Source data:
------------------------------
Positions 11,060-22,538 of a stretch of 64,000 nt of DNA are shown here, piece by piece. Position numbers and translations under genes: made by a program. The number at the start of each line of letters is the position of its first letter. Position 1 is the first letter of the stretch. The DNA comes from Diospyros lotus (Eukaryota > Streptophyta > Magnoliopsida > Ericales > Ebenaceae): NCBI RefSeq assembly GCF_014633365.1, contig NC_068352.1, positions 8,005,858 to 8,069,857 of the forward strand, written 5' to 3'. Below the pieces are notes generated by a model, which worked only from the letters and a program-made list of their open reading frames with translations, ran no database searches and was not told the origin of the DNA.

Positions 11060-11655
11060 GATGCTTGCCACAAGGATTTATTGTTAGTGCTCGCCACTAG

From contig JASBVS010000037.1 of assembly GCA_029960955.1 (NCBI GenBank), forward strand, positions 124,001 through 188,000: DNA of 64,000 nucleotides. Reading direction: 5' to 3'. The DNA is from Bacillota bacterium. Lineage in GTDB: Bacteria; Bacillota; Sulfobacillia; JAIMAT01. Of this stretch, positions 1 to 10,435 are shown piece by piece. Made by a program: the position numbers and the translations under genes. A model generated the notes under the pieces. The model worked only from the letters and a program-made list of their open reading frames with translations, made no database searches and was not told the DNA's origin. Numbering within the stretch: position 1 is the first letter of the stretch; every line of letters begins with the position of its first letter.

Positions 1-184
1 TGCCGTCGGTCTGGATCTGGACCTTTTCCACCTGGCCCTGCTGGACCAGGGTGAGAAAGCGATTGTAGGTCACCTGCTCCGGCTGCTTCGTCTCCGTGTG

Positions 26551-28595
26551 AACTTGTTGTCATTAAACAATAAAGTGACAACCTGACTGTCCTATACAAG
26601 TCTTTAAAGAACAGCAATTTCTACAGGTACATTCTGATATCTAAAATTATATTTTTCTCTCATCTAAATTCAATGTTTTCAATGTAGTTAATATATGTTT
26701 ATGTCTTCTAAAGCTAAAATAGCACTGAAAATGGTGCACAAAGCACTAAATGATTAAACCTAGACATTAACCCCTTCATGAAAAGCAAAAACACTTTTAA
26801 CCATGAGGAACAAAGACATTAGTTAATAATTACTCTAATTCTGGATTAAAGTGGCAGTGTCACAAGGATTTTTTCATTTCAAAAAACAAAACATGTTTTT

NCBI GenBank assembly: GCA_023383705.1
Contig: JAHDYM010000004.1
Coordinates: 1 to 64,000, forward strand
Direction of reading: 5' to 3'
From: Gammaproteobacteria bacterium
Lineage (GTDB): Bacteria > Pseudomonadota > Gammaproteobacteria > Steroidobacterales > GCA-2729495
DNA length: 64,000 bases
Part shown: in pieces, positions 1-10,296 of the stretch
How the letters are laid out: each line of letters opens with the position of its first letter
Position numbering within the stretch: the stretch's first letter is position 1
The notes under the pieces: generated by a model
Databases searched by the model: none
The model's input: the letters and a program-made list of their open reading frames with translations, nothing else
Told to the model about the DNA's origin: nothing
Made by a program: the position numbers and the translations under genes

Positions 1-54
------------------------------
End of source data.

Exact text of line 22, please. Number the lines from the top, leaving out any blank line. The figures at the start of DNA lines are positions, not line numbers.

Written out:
The notes under the pieces: generated by a model